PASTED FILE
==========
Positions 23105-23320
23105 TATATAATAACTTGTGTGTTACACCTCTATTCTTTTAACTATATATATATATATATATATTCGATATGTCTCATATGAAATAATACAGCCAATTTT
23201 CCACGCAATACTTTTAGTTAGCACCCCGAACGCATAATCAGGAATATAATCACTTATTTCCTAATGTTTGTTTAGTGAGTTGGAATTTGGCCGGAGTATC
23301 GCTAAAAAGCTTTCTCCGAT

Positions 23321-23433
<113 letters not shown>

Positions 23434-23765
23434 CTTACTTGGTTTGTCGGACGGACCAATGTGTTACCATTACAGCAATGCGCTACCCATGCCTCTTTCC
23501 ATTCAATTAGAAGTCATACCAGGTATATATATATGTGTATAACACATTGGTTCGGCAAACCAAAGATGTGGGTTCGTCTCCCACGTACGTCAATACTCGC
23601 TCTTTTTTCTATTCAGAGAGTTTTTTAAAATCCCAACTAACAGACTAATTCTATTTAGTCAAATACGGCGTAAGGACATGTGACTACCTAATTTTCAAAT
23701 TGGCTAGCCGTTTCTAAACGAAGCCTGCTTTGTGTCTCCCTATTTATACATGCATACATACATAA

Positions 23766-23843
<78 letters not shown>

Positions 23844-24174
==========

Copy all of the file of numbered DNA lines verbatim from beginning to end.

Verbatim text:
Positions 23105-23320
23105 TATATAATAACTTGTGTGTTACACCTCTATTCTTTTAACTATATATATATATATATATATTCGATATGTCTCATATGAAATAATACAGCCAATTTT
23201 CCACGCAATACTTTTAGTTAGCACCCCGAACGCATAATCAGGAATATAATCACTTATTTCCTAATGTTTGTTTAGTGAGTTGGAATTTGGCCGGAGTATC
23301 GCTAAAAAGCTTTCTCCGAT

Positions 23321-23433
<113 letters not shown>

Positions 23434-23765
23434 CTTACTTGGTTTGTCGGACGGACCAATGTGTTACCATTACAGCAATGCGCTACCCATGCCTCTTTCC
23501 ATTCAATTAGAAGTCATACCAGGTATATATATATGTGTATAACACATTGGTTCGGCAAACCAAAGATGTGGGTTCGTCTCCCACGTACGTCAATACTCGC
23601 TCTTTTTTCTATTCAGAGAGTTTTTTAAAATCCCAACTAACAGACTAATTCTATTTAGTCAAATACGGCGTAAGGACATGTGACTACCTAATTTTCAAAT
23701 TGGCTAGCCGTTTCTAAACGAAGCCTGCTTTGTGTCTCCCTATTTATACATGCATACATACATAA

Positions 23766-23843
<78 letters not shown>

Positions 23844-24174